It’s December 2, 2020. The end of 2020 is approaching and you and your family are getting ready for the holidays. You make a nice breakfast, start your work for the day, and you’re locked in. Then, you go to the bathroom and come back to a couple of new notifications on your phone. You look, and you see two things: “Russell Westbrook has been traded to the Washington Wizards”, and “John Wall has been traded to the Houston Rockets.”

At first, you think, “huh?”

But THEN you start to imagine the possibilities.

“Westbrook AND Bradley Beal together? Now Westbrook can get back to playing his game. Wow!”

That combo sounded awfully entertaining, right? 

Wrong. Nobody in their right mind should have thought Washington would be a contending team.

Here are a few reasons why the Westbrook experiment in Washington isn’t working, and why everyone should have seen this coming. 

The Surrounding Roster

First and foremost, the Wizards roster surrounding Beal and Westbrook is laughable, even for the Eastern Conference. 

Let’s take a look at some names around the two superstars:

SF Deni Avdija

PF Rui Hachimura

C Robin Lopez

C Thomas Bryant (currently out for season)

PG, SG Raul Neto 

SF Troy Brown Jr.

PF Davis Bertans

Really? Did anybody really think that was a playoff-contending roster? 

Granted, this is the current roster as of January 14, 2021. But as we know, the Westbrook trade was the last transaction Washington made. The Wizards have yet to even make a move in 2021.

Anyways, the only player on that roster that adds value to the team is Robin Lopez, the lesser of the two Lopez brothers. Besides launching up ill-advised threes, Robin Lopez is good for double-digit rebounds just about every game. 

However, I can admit that Thomas Bryant was playing relatively well, averaging 14.3 pts a game and 6.1 rebounds, but as noted above, he was ruled out of the rest of the year due to a partially torn anterior cruciate ligament. 

Other than that, the Wizards roster is just a bunch of filler pieces, devoid of any substance at the forward and center positions. 

With that being said, of course, this team was not going to have success in the long run.

The East was (and is) constantly evolving

Before the Westbrook deal even happened, several other blockbuster trades and notable changes happened in the Eastern Conference. So here’s a brief recap:

Charlotte Hornets: drafted LaMelo Ball, signed Gordon Hayward

Milwaukee Bucks: acquired Jrue Holiday, kept their core, and signed Giannis to a max deal

Brooklyn Nets: signed Kevin Durant and Kyrie Irving in 2019

Miami Heat: acquired Jimmy Butler in 2019 and made the finals in 2020

Philadelphia 76ers: rebuilt their core without losing Embiid or Simmons

Boston Celtics: acquired Kemba Walker, signed Tatum to a max deal

All of those teams listed above were primed with better rosters and had more potential upside to start the 2020-21 NBA season compared to Washington. There’s no question about it. 

Even if we assumed in December when Westbrook signed that they wouldn’t finish ahead of those teams, that would have put the Wizards at a projected 7 spot going into the playoffs…not good.

Westbrook + another superstar = playoff exit at best

Since Westbrook has been in the league, he has always had at least one bonafide superstar alongside him. With the Thunder, he had Kevin Durant, James Harden, and even Paul George later on.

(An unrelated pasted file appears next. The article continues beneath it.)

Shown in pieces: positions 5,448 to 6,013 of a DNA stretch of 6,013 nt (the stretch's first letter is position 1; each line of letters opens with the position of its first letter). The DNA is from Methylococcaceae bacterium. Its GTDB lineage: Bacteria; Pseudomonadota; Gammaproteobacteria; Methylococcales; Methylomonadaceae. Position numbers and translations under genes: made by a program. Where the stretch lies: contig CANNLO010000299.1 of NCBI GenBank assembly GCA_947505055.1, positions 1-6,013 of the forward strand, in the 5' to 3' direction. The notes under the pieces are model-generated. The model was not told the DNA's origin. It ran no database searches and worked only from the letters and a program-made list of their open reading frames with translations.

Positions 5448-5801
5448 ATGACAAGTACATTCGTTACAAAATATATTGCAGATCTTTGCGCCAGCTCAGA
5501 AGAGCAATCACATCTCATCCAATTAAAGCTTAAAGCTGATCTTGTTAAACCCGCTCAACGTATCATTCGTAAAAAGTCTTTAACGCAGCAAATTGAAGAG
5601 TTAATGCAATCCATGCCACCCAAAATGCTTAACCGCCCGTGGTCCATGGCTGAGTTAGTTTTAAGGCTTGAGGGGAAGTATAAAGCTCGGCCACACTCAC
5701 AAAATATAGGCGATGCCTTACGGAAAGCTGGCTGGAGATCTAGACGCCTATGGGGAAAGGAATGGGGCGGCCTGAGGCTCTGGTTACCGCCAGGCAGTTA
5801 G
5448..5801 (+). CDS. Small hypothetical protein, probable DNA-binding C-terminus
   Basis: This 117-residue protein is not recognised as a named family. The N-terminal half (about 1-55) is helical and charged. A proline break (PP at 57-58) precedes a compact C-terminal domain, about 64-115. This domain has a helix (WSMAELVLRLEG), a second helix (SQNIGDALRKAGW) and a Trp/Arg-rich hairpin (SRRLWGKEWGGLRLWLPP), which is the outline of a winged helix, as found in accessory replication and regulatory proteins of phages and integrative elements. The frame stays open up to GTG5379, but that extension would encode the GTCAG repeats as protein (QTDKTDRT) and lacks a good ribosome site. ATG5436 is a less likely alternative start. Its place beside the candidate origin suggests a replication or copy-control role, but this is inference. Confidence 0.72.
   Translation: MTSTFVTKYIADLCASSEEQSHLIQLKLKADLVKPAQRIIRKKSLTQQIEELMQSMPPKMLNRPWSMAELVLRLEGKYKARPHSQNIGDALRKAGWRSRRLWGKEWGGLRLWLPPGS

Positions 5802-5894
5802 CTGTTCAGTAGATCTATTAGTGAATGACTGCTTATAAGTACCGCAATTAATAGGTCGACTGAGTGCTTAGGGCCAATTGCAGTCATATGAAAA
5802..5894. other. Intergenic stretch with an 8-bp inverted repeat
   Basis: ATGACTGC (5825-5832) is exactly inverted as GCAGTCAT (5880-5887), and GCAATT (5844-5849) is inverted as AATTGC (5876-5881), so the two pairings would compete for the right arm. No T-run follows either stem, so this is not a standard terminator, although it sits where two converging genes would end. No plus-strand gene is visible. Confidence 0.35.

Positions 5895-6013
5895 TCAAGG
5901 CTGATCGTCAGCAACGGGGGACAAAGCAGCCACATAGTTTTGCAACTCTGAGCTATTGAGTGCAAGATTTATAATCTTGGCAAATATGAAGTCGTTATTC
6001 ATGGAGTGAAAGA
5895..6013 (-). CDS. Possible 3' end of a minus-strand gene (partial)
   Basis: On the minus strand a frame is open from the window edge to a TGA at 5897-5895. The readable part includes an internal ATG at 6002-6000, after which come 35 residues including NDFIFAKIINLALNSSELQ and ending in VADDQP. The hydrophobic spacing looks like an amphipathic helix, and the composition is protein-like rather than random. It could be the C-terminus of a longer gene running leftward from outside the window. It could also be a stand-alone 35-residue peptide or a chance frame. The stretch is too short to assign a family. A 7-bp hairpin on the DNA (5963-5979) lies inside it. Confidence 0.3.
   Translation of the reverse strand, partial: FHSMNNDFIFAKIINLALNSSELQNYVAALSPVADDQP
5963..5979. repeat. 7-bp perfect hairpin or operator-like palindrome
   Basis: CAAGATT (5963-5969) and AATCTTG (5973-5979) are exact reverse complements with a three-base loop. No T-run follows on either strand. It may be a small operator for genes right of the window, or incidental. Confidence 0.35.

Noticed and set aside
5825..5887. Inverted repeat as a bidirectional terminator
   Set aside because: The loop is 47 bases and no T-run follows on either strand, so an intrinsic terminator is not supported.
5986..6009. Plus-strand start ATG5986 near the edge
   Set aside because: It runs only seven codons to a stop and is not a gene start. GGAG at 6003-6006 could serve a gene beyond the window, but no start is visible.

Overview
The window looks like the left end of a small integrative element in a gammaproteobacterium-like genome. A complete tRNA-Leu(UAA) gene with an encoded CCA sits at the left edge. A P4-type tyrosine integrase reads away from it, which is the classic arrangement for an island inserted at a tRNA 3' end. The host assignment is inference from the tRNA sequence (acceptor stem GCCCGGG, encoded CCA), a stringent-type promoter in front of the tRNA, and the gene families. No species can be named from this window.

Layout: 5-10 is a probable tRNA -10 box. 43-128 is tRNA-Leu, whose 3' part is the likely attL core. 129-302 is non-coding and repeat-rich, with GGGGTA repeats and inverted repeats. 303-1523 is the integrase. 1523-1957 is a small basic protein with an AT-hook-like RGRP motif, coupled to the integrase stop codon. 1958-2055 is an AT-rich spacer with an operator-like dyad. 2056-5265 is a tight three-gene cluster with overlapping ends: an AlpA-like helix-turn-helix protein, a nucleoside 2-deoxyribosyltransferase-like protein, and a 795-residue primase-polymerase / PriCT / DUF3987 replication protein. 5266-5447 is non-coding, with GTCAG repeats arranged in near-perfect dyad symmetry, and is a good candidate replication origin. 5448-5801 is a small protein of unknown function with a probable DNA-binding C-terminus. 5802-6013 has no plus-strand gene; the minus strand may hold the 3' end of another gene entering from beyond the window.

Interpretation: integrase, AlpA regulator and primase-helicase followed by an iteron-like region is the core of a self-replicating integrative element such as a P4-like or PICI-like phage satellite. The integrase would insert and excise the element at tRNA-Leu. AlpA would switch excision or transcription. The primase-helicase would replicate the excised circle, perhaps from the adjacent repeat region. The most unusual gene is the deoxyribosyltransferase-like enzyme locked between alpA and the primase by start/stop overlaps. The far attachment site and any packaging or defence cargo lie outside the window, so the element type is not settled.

None of those Thunder teams came close to making the finals besides the 2012 team. Inevitably, Oklahoma City got stomped by LeBron James and the Miami Heat that year.

After that, he signed with Houston in 2019 and was reunited with James Harden. That only lasted one season, and for a good reason: you can’t have two ball-dominant players on the same team and expect to go anywhere. 

Sure enough, that Rockets team got bounced early in the playoffs last year. 

I’m a Westbrook fan myself, and everyone knows he’s a historic, hall of fame kind of talent. He averaged a triple-double for three straight seasons.

But more importantly, he has only been on one team that reached the finals. For whatever reason, general managers and coaches alike have been unable to build a championship-caliber team with Westbrook as the centerpiece.

There was not going to be any emphasis put on defense

Lastly, people forget what made the Wizards successful in the past. It wasn’t just the heroic play of Wall and Beal, it was the defensive philosophies of those successful teams.

Back in 2018-19, the Wizards roster didn’t jump out at you. However, they did have an all-pro defender in Dwight Howard, a fiery defender in Markieff Morris, and Trevor Ariza who could defend well at that point in his career.

Meanwhile, at the end of 2020, the Wizards no longer had any of those players and added a mediocre and borderline defender in Westbrook. 

Even if people thought Beal (awful defender) and Westbrook could score plenty together, how could they ever imagine that the two superstars would defend anybody? 

‘Good’ does not mean great

Even though the Wizards currently sit at 3-8 and it does not appear to be getting any better for them, I can understand the thinking and logic that went behind the deals that Washington made.

Unfortunately for Washington, nobody could have foreseen the Knicks doing as well as they have been, nor could anybody have imagined that the Wizards would be giving up 121.27 points per game to opponents this year. 

That’s ranked 29 in the league, and it will likely remain around that number by the time the 2020-21 season is over. 

At this rate, the Wizards are probable to miss the playoffs, and everybody should have seen this coming.

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